In DC, they're making a movie about Rick Renzi. It's called "Dead Man Walking." My suggested headline was "Big News From Arizona (as reported elsewhere)" but the editor went drier and more clinical (and less interesting).
There's nothing we know now (apart from 40 FBI agents raiding the guy's wife's business--but we don't know what they were looking for or what they found) that we didn't know 6 months ago. That wasn't reported 6 months ago. But the powers that be here in AZ just ignored it until it appeared in The Wall Street Journal--then it became real! We can't ignore it anymore! Sheesh.
Last week, after publication of the front-page Journal story, The Republic editorialized:
Partisan Democrats have tied the two Renzi investigations to last fall's firing of the U.S. attorney for Arizona, Paul Charlton. Unlike the paper trails tracking the land deals, however, there is no evidence so far that the demonstrably inept Attorney General Alberto Gonzales fired Charlton to stave off an FBI investigation that was already well under way. Not yet, at least.
Fascinating--it's all the fault of those partisan Democrats. But what, exactly, is the Bush administration explanation for firing Charlton? Have they produced one? After everything that we've learned about Gonzales and the Bush White House, is there anybody who wants to make a bet that the Renzi investigation wasn't the reason?
Jaime Molera and I are doing the two-sides-of-every-issue thing for the "At the Capitol" segment tonight's Horizon program, 7 pm on Channel 8 (and streaming on the KAET website). He likes John McCain, I don't.
NATIONAL MEDIA KEEP TABS ON RENZI
East Valley Tribune, Apr. 29, 2007
Rick Renzi is the latest GOP gift that keeps on giving; almost every morning, another shoe drops. I just hope he doesn't resign before this column runs. If only for continued enjoyment of this scandal, House Democrats better keep William "Doesn't everybody keep cash in their freezer?" Jefferson, D-La., off any committees, too.
For those depending on Arizona media for Arizona news, a brief recap is required. Renzi is a three-term GOP congressman from Flagstaff -- in the sense that a pro athlete is "from" Phoenix, it's where he plays but it's not where he grew up or where his family lives. Renzi is the son of a retired Army general, formerly the commandant at Fort Huachuca in Sierra Vista, who now works for ManTech, one of the base's largest contractors, with some $500 million in contracts. Sierra Vista isn't anywhere near Renzi's congressional district.
Renzi also was reelected last November using a TV ad that Jacob Weisberg of Slate, who usually bends over backwards to blame both sides, called "pure political poison" in which "not a single claim in the ad is actually true." Renzi also is the subject of two separate federal investigations, one reportedly looking into whether he used his official status to benefit his father's employer. In 2003, he sponsored legislation that would have relaxed water restrictions on Fort Huachuca, allowing expansion of the base. Renzi claimed that ManTech couldn't benefit, because the company somehow could transfer its contracts to another base. Neither daily newspaper here found anything noteworthy in Renzi pushing a bill benefiting his father's employer.
It took The Wall Street Journal to report the other investigation, whether Renzi used his office to push the sale of a 480-acre parcel owned by Renzi associate James Sandlin. Renzi first demanded that Resolution Copper purchase the land near Fort Huachuca before he'd support a federal land swap for Resolution's new copper mine. Renzi then told a second group that purchasing Sandlin's parcel was "a matter of national security" and key to Renzi's support for their proposed exchange. After selling to the second group, Sandlin paid a Renzi family business $200,000.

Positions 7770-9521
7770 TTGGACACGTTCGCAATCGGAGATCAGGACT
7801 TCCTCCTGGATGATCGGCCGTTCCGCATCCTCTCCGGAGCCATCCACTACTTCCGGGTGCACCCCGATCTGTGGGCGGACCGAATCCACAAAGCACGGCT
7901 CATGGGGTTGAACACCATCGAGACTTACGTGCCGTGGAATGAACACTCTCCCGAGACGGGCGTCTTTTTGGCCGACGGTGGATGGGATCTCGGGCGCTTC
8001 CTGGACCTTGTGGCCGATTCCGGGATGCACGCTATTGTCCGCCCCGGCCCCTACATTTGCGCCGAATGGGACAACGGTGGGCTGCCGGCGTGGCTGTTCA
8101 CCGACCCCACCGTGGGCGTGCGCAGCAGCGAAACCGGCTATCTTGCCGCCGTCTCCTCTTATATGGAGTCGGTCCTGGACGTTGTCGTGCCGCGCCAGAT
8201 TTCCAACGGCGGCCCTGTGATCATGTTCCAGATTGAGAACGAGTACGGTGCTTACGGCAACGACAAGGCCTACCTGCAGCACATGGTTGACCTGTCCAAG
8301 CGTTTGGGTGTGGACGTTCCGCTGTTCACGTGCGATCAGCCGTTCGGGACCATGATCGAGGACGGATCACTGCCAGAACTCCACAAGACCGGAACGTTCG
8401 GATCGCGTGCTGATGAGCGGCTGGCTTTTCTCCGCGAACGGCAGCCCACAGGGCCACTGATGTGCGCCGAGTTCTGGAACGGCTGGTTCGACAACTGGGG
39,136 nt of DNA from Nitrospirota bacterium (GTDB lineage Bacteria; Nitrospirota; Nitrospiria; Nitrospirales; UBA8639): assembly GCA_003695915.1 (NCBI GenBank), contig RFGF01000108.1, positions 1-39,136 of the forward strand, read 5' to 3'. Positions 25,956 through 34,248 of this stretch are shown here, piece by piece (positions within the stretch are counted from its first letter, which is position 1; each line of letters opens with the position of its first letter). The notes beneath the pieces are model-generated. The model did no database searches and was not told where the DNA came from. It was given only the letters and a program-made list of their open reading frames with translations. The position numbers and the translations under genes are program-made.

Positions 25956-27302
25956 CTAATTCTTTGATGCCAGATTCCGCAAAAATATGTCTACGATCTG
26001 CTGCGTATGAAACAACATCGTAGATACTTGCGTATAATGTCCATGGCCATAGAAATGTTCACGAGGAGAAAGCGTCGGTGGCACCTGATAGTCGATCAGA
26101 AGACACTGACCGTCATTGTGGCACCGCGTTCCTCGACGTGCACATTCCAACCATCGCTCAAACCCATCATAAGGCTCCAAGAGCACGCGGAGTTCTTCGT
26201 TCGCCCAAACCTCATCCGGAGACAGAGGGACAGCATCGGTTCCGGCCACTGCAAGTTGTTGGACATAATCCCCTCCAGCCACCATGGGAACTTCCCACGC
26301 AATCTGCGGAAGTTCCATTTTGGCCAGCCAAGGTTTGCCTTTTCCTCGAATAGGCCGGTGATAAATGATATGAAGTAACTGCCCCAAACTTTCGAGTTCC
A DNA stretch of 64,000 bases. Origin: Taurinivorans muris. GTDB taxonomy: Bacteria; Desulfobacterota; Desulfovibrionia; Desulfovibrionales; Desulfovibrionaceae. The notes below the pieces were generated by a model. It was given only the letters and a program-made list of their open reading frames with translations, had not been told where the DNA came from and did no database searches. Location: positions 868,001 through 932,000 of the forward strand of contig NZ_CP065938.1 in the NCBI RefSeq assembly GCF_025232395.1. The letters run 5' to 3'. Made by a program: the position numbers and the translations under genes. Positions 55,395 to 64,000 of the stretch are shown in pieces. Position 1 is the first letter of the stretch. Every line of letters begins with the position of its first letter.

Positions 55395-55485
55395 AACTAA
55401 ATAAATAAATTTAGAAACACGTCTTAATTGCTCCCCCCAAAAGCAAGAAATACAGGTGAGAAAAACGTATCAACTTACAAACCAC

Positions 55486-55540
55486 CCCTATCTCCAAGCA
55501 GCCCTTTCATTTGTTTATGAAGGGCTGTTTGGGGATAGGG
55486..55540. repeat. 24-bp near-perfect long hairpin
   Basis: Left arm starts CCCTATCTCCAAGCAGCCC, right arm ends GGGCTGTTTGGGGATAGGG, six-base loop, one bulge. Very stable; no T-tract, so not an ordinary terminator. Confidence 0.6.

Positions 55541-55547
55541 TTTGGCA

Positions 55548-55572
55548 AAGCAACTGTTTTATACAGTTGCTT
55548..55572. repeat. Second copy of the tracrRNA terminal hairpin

The Journal then reported last Wednesday that the Renzi investigations "faced unexpected obstacles" and those delays "postponed key approvals in the case until after the  election." The Hill newspaper also uncovered that Renzi didn't disclose Sandlin's $200,000 payment as required by House rules. The Washington Post then reported that Renzi's chief of staff, Brian Murray (former executive director of the Arizona Republican Party) called U.S. Attorney Paul Charlton in late 2006 about the Renzi investigations -- which Charlton's office, as required, reported to the Justice Department. However, Justice somehow failed to disclose that call in their "document dump" about the U.S. Attorney firings.
Charlton first appeared on Justice Department lists of "bad" U.S. Attorneys in a Sept. 13, 2006 memo, a late addition. Nobody from the Bush administration has managed to explain why Charlton was let go, so it's getting easier to connect it to the Renzi investigations. There aren't documents, so far, linking Charlton's firing to delaying these investigations -- but the White House keeps stonewalling on those emails on Republican National Committee servers used by Bush administration staffers. You know, the ones that haven't been "lost."
Republicans used to love the FBI when it investigated the Clinton administration. But the FBI isn't pro-Republican; it's anti-incumbent. Oops!
Not only are the Arizona media playing "report-what's-being-reported-elsewhere" on an Arizona story with national implications, but even when reprinting someone else's story, The Arizona Republic puts their own spin on the ball. Last Thursday, the Republic reprinted a Washington Post story, with the headline "Renzi Aide Called U.S. Attorney to Ask About Probe/Chief of Staff Inquired About Land Deal Investigation; Prosecutor Among Eight Who Were Fired." The Republic's version: "Renzi Aide's Call to U.S. Attorney Inflames Dems."
See? You don't need Fox News to learn the GOP talking points. But based on our local media getting scooped on Rick Renzi, you'd better read national papers to know what's happening in Arizona.